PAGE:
“My Hebrew name is, ‘Malka,’ which means Queen,” laughed Marlo. 

"So my Bat Mitzvah theme was crowns--I wore a tiara and sat on a throne.  Just a bit much, ya think?” laughed Marlo. 

Growing up, Marlo would come in from school and always find candy on the kitchen table.

“My mother would buy four for a dollar and put them around,” Marlo said. 

“We always had candy in the house,” Marlo laughed. 

“My brother, my sister, and I still do it today for each other on our birthdays,” Marlo said. “It’s a big deal in our house.” 

Remembering how candy made Marlo feel, she wanted others to have those same feelings. "So candy was something that made me feel happy and I wanted others to be happy." Marlo said.

In 2014, Ms. Candy Blog was born.

A candy persona created by Marlo. 

The Emmy-winning company behind 'RuPaul's Drag Race' signed Marlo to their YouTube network, promoting her with their other talent.

Then in 2018, after seeing her Drag Kid book at Drag Con, "the creators of 'RuPaul's Drag Race' and Drag Con over at World of Wonder gave me a development deal to create a show around drag kids. We worked on it, but nothing came to fruition. Still waiting on that check…”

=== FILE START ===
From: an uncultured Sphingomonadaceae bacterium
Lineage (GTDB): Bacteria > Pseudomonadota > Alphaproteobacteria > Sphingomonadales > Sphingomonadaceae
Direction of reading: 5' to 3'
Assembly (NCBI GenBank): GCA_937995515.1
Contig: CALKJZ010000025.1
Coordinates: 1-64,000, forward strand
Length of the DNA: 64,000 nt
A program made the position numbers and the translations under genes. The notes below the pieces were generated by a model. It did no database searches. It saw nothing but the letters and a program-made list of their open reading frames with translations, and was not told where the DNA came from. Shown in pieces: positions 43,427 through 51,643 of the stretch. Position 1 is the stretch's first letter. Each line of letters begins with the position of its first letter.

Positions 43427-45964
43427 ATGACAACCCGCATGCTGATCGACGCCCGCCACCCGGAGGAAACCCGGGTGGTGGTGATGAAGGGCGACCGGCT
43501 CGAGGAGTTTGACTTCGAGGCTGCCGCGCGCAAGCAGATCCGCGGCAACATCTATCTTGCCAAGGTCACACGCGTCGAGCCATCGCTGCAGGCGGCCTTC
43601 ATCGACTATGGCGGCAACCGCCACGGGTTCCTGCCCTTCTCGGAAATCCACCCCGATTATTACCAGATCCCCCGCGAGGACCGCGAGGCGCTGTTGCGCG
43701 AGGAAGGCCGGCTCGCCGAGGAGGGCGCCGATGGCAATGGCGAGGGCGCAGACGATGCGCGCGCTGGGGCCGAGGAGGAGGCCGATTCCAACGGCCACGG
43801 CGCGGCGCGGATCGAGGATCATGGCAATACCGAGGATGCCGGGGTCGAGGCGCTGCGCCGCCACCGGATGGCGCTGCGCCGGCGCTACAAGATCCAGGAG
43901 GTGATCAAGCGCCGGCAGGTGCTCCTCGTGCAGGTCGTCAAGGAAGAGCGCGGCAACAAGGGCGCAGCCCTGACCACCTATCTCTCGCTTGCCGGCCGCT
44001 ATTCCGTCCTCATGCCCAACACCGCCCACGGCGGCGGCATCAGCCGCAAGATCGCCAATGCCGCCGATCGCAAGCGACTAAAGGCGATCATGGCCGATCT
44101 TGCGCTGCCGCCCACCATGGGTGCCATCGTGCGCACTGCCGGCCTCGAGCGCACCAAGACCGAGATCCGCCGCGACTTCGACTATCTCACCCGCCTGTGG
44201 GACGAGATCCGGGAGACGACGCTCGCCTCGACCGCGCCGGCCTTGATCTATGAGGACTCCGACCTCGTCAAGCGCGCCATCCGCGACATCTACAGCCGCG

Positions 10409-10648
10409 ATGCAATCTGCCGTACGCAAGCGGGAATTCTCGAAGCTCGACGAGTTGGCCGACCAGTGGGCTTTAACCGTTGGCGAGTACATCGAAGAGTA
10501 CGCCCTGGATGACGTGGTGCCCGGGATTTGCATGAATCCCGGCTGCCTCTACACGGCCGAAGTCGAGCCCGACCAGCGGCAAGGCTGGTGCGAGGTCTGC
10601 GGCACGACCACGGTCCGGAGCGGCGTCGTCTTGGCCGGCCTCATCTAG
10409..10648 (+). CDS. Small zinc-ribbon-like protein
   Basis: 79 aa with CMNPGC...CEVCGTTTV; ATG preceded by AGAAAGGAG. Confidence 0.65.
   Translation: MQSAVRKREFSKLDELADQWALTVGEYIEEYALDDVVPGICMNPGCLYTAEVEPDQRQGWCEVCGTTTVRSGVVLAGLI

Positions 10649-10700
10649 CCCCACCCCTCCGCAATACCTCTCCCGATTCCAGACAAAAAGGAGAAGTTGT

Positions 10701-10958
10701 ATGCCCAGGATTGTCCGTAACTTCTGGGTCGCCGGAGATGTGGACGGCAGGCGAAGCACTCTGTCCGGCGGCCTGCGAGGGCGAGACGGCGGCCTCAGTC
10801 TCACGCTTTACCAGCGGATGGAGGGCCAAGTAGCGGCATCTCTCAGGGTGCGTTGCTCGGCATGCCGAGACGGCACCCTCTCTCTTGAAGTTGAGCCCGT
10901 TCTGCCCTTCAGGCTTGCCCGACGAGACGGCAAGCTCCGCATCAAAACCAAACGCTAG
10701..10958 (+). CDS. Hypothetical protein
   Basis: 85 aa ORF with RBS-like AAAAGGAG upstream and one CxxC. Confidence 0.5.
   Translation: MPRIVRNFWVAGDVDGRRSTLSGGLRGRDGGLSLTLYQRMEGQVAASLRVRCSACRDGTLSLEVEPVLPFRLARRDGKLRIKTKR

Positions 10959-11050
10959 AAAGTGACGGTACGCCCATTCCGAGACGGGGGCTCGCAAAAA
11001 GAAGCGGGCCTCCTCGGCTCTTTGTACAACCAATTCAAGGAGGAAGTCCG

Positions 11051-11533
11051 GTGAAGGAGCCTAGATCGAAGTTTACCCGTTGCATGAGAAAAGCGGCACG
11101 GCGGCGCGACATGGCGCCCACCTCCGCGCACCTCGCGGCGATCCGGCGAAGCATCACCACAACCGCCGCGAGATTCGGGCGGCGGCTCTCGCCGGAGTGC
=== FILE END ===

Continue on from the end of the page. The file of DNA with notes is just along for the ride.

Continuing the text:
She created a candy inspired headpiece to wear during her video work which became her trademark.  When meeting people in person, if she wasn't wearing it, people actually didn't recognize her.

Named Klout’s #1 female live streamer, Marlo was awarded a contract with Periscope’s first talent network, Lifestream Productions. 

A founding host of the live streaming platform Gravy Live, Marlo had found herself streaming on as many as nine platforms simultaneously with ten of thousands of followers. 

She appeared in The New York Times, NBC, and FOX as the candy persona, Ms Candy Blog, and has partnered with Hershey’s, Lindt, HSN., It’s Sugar, and Sour Patch Kids, to name a few, becoming the number one female candy website. 

As a speaker and educator, Marlo has spoken at Cake Pop and twice at Wedding MBA. She has even served as a judge for drag pageants with the website,!

Marlo has traveled coast-to-coast, speaking and educating at various Digital, Digital Marketing, and Social Media conferences. 

Where’s my candy? 

With the loss of her mother in 2019 to cancer, Marlo was searching for something that was now missing. 

“I still am known as ‘Ms.Candy Blog’; it won’t go away,” Marlo laughed. 

Marlo began Blow Your Mind Bakery- a gluten-free bakery business.